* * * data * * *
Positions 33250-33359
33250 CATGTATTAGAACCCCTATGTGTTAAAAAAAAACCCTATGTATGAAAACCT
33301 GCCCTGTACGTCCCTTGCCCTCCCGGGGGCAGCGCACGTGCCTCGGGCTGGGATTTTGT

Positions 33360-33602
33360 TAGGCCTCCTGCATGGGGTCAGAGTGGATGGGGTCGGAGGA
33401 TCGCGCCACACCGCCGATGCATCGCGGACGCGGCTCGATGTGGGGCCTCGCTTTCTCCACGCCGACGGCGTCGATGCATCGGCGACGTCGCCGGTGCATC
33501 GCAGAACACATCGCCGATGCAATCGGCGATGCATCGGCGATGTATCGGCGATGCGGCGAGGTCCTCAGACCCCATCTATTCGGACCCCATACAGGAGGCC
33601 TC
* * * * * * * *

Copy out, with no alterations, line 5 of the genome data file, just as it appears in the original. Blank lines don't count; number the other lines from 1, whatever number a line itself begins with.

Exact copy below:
33360 TAGGCCTCCTGCATGGGGTCAGAGTGGATGGGGTCGGAGGA